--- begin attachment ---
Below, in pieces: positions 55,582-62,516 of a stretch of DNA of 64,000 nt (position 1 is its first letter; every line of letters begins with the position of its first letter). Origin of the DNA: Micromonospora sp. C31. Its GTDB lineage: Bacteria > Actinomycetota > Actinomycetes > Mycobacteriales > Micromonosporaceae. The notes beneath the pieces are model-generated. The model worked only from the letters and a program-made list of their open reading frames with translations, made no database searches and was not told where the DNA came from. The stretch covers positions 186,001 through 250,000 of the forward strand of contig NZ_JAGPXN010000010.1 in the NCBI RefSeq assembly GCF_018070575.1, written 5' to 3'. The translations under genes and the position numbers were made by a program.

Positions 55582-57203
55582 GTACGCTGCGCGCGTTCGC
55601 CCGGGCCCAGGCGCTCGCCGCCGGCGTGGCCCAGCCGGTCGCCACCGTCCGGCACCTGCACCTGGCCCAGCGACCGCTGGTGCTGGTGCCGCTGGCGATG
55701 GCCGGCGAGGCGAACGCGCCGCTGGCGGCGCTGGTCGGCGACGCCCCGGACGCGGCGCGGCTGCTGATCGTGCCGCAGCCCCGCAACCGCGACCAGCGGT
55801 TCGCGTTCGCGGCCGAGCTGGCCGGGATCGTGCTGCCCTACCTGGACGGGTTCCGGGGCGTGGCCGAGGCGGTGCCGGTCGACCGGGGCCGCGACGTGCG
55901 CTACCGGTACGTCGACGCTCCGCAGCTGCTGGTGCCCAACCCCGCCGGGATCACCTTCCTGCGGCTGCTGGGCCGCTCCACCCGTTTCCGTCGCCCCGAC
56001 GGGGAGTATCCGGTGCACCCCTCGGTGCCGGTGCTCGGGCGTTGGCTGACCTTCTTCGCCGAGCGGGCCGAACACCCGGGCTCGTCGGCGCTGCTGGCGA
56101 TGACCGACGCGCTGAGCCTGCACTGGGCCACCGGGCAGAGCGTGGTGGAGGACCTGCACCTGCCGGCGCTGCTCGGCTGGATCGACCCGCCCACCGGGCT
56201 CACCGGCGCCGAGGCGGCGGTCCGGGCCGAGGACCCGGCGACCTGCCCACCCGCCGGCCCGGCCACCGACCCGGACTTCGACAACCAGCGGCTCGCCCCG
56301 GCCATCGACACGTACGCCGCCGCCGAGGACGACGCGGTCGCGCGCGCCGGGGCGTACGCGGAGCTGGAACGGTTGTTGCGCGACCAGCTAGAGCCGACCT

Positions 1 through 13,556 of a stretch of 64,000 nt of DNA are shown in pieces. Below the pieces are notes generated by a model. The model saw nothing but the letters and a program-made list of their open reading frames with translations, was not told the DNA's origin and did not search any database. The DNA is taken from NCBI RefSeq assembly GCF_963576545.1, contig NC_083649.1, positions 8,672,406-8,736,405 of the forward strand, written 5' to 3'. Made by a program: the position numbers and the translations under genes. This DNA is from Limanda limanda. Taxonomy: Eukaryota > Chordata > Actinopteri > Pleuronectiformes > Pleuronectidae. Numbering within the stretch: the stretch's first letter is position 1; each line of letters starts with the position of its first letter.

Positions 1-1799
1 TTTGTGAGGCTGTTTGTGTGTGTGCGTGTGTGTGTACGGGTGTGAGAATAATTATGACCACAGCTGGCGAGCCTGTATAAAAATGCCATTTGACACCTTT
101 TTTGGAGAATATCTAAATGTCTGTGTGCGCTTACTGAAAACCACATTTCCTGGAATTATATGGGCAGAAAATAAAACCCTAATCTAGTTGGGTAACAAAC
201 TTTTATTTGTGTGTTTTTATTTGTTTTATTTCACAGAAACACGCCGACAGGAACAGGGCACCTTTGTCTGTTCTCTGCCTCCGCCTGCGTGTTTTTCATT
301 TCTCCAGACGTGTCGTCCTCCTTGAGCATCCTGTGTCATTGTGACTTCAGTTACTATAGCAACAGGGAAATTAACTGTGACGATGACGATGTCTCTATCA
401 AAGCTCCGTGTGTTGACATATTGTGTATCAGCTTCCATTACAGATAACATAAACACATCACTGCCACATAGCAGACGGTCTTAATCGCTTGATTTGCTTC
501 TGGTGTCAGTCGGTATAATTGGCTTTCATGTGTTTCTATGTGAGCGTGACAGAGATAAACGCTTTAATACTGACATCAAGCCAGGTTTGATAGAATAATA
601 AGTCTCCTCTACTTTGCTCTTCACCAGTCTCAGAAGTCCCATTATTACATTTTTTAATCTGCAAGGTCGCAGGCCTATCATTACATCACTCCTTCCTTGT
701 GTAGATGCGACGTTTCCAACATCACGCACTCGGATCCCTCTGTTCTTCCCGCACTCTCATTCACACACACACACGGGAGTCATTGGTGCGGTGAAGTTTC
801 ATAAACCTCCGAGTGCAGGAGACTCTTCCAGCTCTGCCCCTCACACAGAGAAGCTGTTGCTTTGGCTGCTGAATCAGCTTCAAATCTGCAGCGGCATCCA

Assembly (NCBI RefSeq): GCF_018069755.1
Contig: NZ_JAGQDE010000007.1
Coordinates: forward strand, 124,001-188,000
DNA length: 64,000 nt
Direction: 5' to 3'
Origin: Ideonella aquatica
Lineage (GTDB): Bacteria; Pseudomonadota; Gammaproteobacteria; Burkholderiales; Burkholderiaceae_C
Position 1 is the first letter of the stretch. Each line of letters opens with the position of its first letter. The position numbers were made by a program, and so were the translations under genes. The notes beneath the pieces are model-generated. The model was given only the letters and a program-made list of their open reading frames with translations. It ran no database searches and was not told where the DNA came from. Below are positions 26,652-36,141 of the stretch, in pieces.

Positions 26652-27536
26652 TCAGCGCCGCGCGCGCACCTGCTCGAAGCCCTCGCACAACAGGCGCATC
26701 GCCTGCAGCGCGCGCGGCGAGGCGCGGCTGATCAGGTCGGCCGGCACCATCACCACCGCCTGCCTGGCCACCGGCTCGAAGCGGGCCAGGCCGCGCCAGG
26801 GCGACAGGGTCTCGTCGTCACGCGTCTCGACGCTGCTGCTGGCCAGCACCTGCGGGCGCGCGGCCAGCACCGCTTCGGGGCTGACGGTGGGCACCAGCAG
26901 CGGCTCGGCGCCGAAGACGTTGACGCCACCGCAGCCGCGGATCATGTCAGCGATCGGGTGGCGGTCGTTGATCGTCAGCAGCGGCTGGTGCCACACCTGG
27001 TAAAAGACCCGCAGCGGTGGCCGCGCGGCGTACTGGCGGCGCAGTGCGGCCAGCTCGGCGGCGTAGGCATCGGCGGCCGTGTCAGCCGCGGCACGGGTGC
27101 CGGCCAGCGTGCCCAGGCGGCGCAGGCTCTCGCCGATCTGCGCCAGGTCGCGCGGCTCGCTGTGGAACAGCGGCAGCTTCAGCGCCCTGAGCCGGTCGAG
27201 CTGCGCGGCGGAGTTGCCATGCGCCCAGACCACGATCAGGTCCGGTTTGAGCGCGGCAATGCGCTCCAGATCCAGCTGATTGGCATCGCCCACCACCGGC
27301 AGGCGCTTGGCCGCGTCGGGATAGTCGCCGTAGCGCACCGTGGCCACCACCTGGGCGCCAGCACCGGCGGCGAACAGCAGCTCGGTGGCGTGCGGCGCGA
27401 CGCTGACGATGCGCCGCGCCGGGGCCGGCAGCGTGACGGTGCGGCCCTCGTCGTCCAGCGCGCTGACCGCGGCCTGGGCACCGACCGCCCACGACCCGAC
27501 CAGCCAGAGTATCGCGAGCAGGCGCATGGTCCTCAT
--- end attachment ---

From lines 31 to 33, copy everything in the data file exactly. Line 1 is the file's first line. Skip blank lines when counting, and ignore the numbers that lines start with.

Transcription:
Positions 26652-27536
26652 TCAGCGCCGCGCGCGCACCTGCTCGAAGCCCTCGCACAACAGGCGCATC
26701 GCCTGCAGCGCGCGCGGCGAGGCGCGGCTGATCAGGTCGGCCGGCACCATCACCACCGCCTGCCTGGCCACCGGCTCGAAGCGGGCCAGGCCGCGCCAGG